Ad Limina Apostolorum: Greek Catholic Bishops of Ukraine
Ad Limina Apostolorum: Greek Catholic Bishops of Ukraine
Pope Benedict XVI
A 70-year homecoming fulfilled Two Rites: one Catholic community
On Friday, 1 February , in his Private Library, the Holy Father met with the Greek Catholic Bishops of Ukraine who were making their first ad limina visit since 1937. Encouraging them to overcome "possible misunderstandings" with Latin-rite Ukrainians, the Pope placed the accent on the oneness of the Church with both its Rites; he urged them to remember the equality of all as citizens of Ukraine and suggested they meet with the Latin Bishops at least once a year. The following is a translation of the Pope's Address, which was given in Ukrainian.
Venerable Brothers in the Episcopate,
I am very pleased to meet you today, at the end of your visit ad limina Apostolorum. Serious and objective reasons have prevented you from making this pilgrimage together to the See of Peter. The last ad limina visit of the Greek Catholic Bishops dates back to 1937. Now that your respective Churches have rediscovered full freedom, you are here representing reborn communities, vibrant with faith, which have never stopped feeling in full communion with the Successor of Peter.
Welcome, Dear Brothers to this house in which intense and unceasing prayers have always been raised for the beloved Greek Catholic Church in Ukraine. Through venerable Cardinal Lubomyr Husar, Major Archbishop of Kyiv-Halyič, whom I thank for his moving expressions of affection on your behalf, through the Apostolic Administrator of the Eparchy of Mukacheve for Byzantines, and through all of you, I am pleased to greet your respective communities, the tireless priests, consecrated men and women and all those who carry out with dedication their pastoral ministry at the service of the People of God.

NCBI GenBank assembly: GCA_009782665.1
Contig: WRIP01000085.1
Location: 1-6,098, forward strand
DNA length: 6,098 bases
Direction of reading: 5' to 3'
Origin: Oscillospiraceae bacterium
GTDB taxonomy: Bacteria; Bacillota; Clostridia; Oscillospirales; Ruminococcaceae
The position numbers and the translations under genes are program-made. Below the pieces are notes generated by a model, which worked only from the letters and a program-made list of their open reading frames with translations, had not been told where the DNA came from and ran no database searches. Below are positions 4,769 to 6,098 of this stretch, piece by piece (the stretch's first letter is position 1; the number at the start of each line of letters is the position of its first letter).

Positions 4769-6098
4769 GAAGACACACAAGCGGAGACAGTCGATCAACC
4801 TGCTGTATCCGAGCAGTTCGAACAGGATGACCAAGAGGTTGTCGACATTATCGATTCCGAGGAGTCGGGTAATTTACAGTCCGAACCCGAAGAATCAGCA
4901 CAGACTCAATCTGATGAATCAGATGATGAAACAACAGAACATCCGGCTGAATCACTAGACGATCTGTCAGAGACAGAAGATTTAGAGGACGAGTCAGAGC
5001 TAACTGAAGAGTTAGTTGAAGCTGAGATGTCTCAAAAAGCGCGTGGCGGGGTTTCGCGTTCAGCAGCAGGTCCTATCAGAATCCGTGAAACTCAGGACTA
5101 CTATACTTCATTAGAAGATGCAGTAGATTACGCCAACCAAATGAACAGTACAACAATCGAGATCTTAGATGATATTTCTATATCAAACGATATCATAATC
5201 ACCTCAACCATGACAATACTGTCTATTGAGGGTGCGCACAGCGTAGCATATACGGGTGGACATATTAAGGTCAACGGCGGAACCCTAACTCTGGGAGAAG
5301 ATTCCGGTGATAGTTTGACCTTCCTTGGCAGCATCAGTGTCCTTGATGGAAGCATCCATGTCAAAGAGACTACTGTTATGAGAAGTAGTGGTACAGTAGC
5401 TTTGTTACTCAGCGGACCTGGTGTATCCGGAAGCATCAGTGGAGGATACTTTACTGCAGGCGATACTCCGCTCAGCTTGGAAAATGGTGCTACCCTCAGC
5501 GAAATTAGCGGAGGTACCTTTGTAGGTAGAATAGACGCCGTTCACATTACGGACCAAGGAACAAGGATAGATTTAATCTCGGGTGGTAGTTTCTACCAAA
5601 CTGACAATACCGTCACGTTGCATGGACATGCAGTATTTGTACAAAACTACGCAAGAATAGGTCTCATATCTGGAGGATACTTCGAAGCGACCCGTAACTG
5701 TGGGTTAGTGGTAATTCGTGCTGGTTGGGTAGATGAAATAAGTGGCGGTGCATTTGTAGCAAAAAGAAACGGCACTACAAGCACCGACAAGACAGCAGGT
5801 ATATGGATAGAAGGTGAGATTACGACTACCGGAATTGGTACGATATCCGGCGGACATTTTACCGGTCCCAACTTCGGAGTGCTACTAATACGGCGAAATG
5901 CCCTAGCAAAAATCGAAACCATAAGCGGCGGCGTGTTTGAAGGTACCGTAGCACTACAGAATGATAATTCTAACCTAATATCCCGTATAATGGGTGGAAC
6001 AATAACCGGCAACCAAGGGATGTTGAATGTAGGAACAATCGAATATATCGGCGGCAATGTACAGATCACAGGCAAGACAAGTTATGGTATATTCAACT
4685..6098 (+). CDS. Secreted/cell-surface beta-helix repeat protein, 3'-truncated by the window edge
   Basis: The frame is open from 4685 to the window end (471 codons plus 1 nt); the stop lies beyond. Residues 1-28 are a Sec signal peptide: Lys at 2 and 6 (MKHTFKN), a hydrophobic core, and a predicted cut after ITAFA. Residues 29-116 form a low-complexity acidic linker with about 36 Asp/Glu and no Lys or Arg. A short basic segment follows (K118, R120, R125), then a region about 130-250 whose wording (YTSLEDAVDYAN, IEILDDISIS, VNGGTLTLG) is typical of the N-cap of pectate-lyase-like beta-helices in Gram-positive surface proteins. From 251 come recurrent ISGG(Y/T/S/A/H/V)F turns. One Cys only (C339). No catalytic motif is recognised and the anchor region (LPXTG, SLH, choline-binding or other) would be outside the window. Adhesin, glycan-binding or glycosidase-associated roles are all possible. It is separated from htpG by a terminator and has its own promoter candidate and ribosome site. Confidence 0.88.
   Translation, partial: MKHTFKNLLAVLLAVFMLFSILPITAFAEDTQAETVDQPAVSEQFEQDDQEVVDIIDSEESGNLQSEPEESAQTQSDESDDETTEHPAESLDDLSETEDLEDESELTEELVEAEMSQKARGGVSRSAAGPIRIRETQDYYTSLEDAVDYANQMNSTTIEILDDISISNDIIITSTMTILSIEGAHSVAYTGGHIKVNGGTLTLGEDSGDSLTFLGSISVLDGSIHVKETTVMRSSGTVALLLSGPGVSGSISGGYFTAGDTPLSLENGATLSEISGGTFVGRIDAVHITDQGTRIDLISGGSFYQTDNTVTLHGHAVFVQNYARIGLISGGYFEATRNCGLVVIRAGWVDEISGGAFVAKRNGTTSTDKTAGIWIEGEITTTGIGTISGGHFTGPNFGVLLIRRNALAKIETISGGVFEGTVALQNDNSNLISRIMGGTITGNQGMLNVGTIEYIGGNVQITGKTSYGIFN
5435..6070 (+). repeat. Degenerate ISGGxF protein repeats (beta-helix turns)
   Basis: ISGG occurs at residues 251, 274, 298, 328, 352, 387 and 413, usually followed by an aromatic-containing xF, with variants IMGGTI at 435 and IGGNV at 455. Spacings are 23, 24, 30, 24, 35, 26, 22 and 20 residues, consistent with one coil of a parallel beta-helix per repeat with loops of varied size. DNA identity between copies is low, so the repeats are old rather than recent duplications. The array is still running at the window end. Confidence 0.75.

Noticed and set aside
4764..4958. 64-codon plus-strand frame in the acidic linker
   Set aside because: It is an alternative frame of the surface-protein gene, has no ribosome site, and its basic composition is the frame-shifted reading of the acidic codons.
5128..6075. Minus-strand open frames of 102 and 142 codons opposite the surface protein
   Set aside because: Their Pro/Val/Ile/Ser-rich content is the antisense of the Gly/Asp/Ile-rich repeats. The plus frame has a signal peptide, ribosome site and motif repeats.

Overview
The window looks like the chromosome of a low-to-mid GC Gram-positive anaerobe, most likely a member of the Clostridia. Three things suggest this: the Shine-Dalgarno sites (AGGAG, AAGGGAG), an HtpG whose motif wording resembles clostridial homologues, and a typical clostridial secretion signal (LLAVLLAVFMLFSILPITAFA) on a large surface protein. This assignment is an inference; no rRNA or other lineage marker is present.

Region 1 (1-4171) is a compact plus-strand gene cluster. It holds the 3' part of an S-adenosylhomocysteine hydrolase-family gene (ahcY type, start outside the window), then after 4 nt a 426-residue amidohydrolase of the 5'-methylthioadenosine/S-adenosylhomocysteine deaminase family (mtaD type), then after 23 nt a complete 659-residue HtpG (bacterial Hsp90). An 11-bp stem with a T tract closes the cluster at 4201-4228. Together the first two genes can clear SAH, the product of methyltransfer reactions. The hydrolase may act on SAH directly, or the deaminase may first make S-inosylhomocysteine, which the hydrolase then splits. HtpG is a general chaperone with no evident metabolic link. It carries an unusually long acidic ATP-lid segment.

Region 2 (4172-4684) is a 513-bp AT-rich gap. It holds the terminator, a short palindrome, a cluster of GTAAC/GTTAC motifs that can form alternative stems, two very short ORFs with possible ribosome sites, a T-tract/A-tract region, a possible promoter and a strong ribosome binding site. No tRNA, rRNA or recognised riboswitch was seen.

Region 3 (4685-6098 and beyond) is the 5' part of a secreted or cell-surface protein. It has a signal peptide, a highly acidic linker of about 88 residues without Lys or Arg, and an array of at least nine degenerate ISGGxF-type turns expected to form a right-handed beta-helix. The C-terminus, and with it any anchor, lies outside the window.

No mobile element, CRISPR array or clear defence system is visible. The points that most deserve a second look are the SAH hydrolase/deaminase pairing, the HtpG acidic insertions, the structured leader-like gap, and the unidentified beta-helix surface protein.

From the reports on the situation of your eparchies and exarchates I have been able to note your great commitment to constantly fostering, consolidating and ensuring unity and collaboration within your communities, to he able to face together the challenges that call you into question as Pastors and are at the centre of your concerns and your pastoral programmes. Thus, I admire the generous work and tireless witness that you offer to your People and to the Church.
In this pastoral and missionary effort, the priests whom the Good Shepherd has placed beside you as your collaborators are a necessary help. I gladly make the most of this opportunity to express my sincere appreciation of their daily apostolic action. Encourage them, Venerable Brothers, in the various initiatives of renewal, not to pursue mundane trends but to offer society those responses that Christ alone can give to the expectations of justice and peace in the human heart.
Formation for priests
For this reason an adequate intellectual and spiritual training is essential. It must entail a continuing course of formation, begun at the seminaries, where discipline and spiritual life must always be promoted. Subsequently, it must be continued in the course of the years in the ministry. The vocation seed-bed, which is precisely what seminaries are, stand in need of qualified educators and formation teachers who are competent in the human, scientific, doctrinal, ascetic and pastoral fields, to help future priests grow in their personal relationship with Christ, thanks to a gradual identification with him. Only in this way will they be able to assume, in a spirit of authentic ecclesial service, the pastoral responsibilities that the Bishop assigns to them.
With this in view I urge you to increase the number of courses of spiritual exercises, formation and theological and pastoral renewal for your priests, if possible also in collaboration with the Latin-rite Bishops, each one respecting its own traditions. It cannot be denied that such cooperation between the two Rites will give rise to greater harmony in the hearts of those who serve the one Church.